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PostPosted: Sat May 02, 2020 12:48 pm 
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Now I'm kind of really liking the idea of the chalumeau... can't say I've ever been huge on the clarinet (as a kid I first learned music on recorder, so thought that once I was in the school instrumental program later, it would naturally translate to me choosing clarinet... I was disappointed to find that I wasn't actually that enamored of the clarinet's sound though), but it does look like a fun instrument. If only it was made in plastic to make it a little cheaper; the prices in wood are a bit too dear for an instrument only to play around with. (I'm rather turned off to xaphoon by what some here have described as an odd fingering; chalumeau's similarity to recorder is appealing.)

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PostPosted: Tue May 05, 2020 9:58 pm 
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Katharine wrote:
Now I'm kind of really liking the idea of the chalumeau... can't say I've ever been huge on the clarinet (as a kid I first learned music on recorder, so thought that once I was in the school instrumental program later, it would naturally translate to me choosing clarinet... I was disappointed to find that I wasn't actually that enamored of the clarinet's sound though), but it does look like a fun instrument. If only it was made in plastic to make it a little cheaper; the prices in wood are a bit too dear for an instrument only to play around with. (I'm rather turned off to xaphoon by what some here have described as an odd fingering; chalumeau's similarity to recorder is appealing.)


You could find an old beat up Albert system clarinet, remove the extra keys and bung up the register key hole. Instant chalumeau!

:D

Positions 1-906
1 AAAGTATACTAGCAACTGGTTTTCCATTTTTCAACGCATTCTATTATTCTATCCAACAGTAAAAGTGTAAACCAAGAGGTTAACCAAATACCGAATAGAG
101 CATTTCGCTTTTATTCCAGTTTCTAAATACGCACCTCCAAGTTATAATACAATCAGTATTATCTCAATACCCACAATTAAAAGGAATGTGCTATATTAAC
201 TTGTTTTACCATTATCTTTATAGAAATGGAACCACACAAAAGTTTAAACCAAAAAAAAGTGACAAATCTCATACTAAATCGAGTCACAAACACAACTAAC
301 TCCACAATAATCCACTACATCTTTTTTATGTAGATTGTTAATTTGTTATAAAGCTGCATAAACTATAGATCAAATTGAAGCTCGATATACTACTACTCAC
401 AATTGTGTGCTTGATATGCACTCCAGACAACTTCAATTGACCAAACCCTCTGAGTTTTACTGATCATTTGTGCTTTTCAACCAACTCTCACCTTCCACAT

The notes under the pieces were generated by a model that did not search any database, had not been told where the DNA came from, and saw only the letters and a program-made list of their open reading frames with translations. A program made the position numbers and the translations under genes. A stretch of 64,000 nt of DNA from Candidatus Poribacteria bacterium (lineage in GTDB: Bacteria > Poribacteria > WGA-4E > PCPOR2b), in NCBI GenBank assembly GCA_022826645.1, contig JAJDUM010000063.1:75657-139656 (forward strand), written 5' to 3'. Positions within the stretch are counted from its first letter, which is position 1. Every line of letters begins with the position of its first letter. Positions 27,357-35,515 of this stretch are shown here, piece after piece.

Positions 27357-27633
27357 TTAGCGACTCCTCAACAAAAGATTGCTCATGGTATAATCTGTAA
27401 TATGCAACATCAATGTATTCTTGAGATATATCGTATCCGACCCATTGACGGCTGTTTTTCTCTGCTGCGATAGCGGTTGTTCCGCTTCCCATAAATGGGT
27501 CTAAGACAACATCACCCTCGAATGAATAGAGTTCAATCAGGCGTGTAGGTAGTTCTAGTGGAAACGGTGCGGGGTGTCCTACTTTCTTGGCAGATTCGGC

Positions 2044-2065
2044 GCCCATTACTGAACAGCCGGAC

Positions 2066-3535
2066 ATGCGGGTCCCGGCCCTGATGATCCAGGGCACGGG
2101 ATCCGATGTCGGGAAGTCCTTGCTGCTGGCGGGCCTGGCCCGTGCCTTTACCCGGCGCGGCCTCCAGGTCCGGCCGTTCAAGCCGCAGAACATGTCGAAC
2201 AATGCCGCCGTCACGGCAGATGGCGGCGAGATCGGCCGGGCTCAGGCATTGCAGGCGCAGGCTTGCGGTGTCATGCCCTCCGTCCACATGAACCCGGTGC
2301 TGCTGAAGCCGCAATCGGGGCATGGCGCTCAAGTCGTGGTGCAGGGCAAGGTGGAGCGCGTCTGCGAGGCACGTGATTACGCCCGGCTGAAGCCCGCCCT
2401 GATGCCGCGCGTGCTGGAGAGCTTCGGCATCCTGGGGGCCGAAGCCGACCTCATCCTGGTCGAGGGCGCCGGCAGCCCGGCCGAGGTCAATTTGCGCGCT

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PostPosted: Thu May 07, 2020 3:18 pm 
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The cheapo Thomann-Chalumeau is really not bad. I have one:
https://www.thomann.de/de/thomann_chalu ... onette.htm


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PostPosted: Sat May 09, 2020 1:44 pm 
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Sedi wrote:
The cheapo Thomann-Chalumeau is really not bad. I have one:
https://www.thomann.de/de/thomann_chalu ... onette.htm

I had seen those, but it would appear the shipping costs (well) more than the instrument!

Really, I need another instrument like I need a hole in the head, anyway. The clarinet-like mouthpiece makes me wonder if it has the same air requirements as the clarinet, or if it's closer to recorder or whistle.

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PostPosted: Mon May 11, 2020 9:36 am 
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Air requirements are like on a clarinet or saxophone.


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PostPosted: Thu Jun 04, 2020 12:37 am 
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Hanson Music in the UK made a plastic chalumeau until recently, but I can't seem to find reference to it on their web-site now. They turn up on eBay occasionally for not much money. No keys, standard clarinet mouthpiece, does what it says on the tin!

I went down the simple-system clarinet route (for all of £12 + postage). It works fine as a solo instrument, but it's not in A-440 pitch and the mouthpiece/barrel joint isn't standard diameter, so problematic if you want/need to replace it, though it does take standard reeds.

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PostPosted: Fri Oct 30, 2020 4:29 pm 
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Have you tried a chalumeau? They come in different sizes and are like a recorder with a clarinet mouthpiece. They take practice to sound good but I'm sure someone with experience of other winds could manage it.